Ever wonder how those noodles in the box get their shape? Or how lasagna noodles get those ruffle edges? All is revealed in this video on how commercial pasta is made in which we go behind the scenes to learn more about one of the world's most popular foods. Pasta made with semolina (derived from durham wheat) and water is the basis for most of today's commercial pasta. Various shapes are extruded, rolled, cut and dried and then carefully bagged by computer-controlled machines at surprisingly fast speeds to keep the world supplied with this ever-popular culinary delight.
"Ever since Marco Polo brought the noodle back from China some 700 years ago, pasta has earned it's place on tables around the world." So begins this informative video on how today's commercial pasta is made. A fascinating look at the technology and efficiency of this industry that produces the enormous amounts of pasta needed to feed the ever-growing demand for this popular product. From the high-speed blending of the semolina and water to the high pressure brass molds and cutting blades right through to the drying racks, sorting chutes and packaging, this is a fascinating look at how the various shapes and sizes are made.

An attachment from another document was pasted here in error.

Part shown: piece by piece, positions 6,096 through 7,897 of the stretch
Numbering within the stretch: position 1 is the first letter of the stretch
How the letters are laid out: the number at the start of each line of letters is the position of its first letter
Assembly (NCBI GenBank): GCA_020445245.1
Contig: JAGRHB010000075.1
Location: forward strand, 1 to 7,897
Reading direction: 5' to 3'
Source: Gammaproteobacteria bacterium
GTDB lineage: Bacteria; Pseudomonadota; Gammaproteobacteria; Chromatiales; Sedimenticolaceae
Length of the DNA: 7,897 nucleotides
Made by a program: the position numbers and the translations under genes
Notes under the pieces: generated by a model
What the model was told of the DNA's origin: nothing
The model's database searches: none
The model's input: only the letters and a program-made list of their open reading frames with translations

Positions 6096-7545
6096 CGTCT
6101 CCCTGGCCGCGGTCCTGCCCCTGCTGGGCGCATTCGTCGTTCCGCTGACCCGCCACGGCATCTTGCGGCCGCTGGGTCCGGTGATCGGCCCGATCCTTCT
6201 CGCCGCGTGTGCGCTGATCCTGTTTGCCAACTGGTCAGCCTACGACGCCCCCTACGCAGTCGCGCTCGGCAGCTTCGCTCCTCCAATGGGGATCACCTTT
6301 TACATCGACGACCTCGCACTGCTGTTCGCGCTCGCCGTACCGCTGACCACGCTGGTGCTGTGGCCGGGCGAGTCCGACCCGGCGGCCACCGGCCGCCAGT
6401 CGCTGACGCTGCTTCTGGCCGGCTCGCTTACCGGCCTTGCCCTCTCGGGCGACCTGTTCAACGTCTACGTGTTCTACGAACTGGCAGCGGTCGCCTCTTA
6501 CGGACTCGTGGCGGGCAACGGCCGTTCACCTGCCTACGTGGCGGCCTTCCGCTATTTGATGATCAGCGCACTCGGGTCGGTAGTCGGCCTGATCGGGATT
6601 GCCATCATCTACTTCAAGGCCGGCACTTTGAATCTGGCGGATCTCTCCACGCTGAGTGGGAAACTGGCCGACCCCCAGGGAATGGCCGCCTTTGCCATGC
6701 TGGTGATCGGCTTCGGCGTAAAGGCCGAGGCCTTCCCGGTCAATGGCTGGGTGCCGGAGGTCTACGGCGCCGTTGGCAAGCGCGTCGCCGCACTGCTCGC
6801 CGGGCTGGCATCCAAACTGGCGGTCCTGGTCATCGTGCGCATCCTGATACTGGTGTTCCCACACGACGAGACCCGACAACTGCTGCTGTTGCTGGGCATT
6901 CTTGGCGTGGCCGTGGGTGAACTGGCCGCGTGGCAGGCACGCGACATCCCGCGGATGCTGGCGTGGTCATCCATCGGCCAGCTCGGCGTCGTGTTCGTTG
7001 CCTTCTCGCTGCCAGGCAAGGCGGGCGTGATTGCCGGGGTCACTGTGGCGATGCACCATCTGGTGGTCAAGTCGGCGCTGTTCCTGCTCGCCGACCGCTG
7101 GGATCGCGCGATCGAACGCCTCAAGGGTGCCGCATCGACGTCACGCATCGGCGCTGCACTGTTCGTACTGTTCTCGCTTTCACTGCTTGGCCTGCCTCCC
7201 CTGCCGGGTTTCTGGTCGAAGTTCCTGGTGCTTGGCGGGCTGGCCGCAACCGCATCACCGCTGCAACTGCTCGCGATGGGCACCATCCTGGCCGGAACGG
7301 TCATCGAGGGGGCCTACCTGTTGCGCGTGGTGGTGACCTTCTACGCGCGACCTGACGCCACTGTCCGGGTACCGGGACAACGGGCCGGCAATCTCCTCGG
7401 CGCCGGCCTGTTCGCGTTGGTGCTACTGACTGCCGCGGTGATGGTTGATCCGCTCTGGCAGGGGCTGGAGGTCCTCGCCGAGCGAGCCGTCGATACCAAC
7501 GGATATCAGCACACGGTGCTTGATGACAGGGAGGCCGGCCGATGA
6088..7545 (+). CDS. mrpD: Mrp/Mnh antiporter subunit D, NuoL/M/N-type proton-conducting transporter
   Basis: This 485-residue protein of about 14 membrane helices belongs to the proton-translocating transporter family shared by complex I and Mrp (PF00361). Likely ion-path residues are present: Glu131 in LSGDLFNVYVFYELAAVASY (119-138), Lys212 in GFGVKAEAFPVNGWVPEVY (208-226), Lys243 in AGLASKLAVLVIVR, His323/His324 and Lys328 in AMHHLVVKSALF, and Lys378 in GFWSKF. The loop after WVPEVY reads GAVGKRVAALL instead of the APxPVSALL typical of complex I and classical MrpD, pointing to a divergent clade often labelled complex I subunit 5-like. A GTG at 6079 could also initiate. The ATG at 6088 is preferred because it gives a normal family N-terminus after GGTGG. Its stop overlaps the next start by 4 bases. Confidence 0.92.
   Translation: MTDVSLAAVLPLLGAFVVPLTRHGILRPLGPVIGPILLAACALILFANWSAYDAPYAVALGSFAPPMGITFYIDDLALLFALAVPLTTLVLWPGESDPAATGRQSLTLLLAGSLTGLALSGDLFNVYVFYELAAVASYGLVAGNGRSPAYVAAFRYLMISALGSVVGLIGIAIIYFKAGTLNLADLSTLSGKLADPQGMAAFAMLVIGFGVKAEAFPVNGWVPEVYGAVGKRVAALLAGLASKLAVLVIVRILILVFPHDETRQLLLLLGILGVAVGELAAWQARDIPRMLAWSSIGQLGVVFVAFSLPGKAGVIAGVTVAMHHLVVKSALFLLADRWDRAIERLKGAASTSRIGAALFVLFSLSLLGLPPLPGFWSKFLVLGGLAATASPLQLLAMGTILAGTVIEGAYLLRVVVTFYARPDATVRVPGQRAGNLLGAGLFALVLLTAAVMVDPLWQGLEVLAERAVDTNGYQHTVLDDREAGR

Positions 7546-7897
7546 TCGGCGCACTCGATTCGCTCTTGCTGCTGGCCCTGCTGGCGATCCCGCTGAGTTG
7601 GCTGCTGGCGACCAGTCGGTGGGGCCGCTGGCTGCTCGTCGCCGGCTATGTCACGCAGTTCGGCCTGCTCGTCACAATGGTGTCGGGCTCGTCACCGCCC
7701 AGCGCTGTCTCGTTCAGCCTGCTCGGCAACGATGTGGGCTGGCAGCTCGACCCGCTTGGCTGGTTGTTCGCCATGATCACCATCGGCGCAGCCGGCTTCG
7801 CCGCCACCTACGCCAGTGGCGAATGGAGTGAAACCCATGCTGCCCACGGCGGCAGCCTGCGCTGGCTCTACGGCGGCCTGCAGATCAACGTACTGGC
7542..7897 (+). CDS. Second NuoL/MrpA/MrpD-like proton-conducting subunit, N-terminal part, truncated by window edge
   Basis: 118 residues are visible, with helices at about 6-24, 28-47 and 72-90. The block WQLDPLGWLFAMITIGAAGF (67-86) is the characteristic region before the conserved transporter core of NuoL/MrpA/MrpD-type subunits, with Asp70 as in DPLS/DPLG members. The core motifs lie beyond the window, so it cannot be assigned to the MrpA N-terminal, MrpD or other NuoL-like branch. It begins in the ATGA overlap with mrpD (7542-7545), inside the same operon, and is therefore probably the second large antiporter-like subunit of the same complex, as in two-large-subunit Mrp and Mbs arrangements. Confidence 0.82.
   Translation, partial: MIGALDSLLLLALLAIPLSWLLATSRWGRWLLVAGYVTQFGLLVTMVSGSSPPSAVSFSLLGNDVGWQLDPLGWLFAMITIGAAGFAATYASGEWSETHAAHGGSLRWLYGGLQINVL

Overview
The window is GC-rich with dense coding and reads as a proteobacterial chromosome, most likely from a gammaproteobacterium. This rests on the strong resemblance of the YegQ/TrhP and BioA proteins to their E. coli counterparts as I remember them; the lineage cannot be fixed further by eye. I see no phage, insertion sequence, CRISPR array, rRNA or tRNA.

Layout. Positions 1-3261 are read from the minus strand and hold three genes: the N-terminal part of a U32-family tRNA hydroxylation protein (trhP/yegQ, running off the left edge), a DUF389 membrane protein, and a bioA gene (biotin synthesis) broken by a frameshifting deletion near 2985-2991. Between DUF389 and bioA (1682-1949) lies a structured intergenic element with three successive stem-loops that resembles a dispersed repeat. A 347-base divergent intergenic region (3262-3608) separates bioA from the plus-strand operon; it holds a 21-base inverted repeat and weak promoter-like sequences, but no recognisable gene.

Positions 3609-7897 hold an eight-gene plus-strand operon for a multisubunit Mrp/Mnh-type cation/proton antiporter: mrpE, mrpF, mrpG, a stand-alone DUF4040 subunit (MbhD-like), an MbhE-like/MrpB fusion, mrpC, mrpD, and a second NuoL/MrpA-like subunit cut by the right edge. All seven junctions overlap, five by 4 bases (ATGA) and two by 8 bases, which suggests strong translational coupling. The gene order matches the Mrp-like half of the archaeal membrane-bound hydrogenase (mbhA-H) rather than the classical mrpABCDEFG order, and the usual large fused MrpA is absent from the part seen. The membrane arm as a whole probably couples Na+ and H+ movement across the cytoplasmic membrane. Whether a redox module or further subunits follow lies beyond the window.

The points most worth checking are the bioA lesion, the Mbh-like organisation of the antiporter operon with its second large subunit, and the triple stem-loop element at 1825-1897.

Watch this video to see how pasta is made into bow ties, fusilli, tiny stars for soup, spaghetti, fettuccini and ruffled lasagna noodles. An impressively large variety of shapes and sizes are extruded, hung, trimmed, dried and packaged for pasta lovers everywhere. Each shape follows a unique process from flour and water to finished product. You may never look at that package of noodles the same way again after watching this video!
To appreciate the difference between commercial pasta and hand made pasta, be sure to check out these other videos on fresh pasta.
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